I sat through lunch a little bit subdued, listening to innuendos about eating for two and starting to panic. Afterwards I told my husband, had a little cry and lay down for a nap. Something was wrong. I just knew.
The next day nothing had changed, except the spotting was looking fresher in colour. This was not good. We had a relaxed morning and ate a late breakfast. After breakfast I went to the loo again and the spotting was gone, replaced by bright red fresh blood.
I started to cry again. My sister-in-law gave me a hug and told us both firmly to just go to the hospital and get checked out. It might be fine. You don’t know.
So we went and spent April Fools Day in the waiting room of A&E.
A urine test revealed that yes, I was still pregnant. But a scan told a different story.
‘There’s nothing here that looks like a 10-week pregnancy’. It was a missed miscarriage. Yes, I’d become pregnant and the embryo had implanted. But shortly after it had died. I’d probably never made it past 6 weeks. My body, my foolish body, had continued to believe it was pregnant. It had dosed me full of hormones. It had grown a placenta in preparation for the imaginary baby. But it wasn’t real. There was no heartbeat, or fingers, or brain, or lungs. There was just a dead embryo in an empty pregnancy sac.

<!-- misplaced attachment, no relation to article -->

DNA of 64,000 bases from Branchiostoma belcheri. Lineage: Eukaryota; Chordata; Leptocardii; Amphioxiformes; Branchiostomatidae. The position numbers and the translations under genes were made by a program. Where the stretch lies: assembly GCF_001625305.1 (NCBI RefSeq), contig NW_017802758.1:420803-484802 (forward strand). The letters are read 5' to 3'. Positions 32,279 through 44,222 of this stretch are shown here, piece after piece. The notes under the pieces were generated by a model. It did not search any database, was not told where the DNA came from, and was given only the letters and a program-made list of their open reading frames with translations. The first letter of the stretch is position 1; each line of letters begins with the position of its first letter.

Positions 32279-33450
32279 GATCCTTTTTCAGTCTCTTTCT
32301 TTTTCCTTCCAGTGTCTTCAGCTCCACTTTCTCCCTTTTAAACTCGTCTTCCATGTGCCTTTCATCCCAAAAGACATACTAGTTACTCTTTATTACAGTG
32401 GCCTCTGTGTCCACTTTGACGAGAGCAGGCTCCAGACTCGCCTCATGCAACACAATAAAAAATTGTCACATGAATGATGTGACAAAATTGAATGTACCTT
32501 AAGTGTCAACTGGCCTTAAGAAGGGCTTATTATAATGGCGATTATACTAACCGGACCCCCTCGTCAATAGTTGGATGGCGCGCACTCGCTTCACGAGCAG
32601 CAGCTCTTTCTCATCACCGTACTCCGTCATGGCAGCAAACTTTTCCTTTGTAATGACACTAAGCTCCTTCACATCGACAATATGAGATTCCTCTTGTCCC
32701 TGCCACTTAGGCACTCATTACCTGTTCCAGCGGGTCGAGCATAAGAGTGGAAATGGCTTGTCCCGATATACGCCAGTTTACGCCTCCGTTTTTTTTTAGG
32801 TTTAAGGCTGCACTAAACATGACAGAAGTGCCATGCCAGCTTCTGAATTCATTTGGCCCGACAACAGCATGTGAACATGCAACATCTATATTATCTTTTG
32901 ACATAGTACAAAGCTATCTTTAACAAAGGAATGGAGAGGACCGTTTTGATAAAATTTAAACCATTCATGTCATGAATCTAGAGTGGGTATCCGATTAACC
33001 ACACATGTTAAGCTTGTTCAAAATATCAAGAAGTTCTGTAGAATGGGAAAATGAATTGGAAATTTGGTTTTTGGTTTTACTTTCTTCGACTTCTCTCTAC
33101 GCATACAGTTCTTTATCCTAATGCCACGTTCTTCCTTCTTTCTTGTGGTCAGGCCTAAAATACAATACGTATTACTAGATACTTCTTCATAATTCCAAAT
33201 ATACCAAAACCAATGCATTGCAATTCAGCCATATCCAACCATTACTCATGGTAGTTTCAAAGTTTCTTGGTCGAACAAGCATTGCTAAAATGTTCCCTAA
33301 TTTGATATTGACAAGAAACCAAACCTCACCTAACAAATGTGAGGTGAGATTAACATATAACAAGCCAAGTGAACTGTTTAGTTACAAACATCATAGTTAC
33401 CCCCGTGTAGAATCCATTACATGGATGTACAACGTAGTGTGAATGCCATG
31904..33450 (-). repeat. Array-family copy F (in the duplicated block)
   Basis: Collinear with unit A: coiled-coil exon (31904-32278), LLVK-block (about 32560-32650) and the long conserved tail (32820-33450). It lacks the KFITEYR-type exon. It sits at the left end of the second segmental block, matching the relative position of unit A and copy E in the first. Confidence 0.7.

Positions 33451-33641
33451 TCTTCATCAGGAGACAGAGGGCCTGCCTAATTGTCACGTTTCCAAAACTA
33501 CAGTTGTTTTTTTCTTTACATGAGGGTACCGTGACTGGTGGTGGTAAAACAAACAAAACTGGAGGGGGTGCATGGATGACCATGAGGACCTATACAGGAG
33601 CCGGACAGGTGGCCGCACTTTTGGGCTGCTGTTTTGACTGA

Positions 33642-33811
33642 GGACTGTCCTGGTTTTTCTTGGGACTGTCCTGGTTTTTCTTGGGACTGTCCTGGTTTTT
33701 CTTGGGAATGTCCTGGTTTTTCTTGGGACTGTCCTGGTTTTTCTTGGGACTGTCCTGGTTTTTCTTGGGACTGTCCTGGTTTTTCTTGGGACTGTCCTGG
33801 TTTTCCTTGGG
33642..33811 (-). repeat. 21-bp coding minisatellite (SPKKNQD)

I’d been expecting bad news, but I hadn’t been expecting this. (We’d walked over to the scan unit with another couple in a similar situation. ‘Are you feeling positive?’ she’d asked me. ‘No’, I said.)
They made me an appointment to come back in a week and have a follow up scan, and then a minor procedure to clear out the pregnancy.
We went home exhausted and numb. I couldn’t eat. I managed to choke down an apple for dinner but that was it. I decided I wasn’t going into work the next day, I needed some time to come to terms with it all. I started the process of telling people that I wasn’t pregnant any more.
My phone buzzed constantly with messages of condolence and offers to chat. But I didn’t feel like chatting. I didn’t want to be bothered. I could barely summon the energy to reply to texts. I just wanted to lie in bed and cry.
And so, lying in bed and crying the next day my boss phoned for a catch up.
Boss: Hi, how are you?
Me: Fine, how are you?
Boss: Are you in the office?
Boss: Oh, aren’t you working today?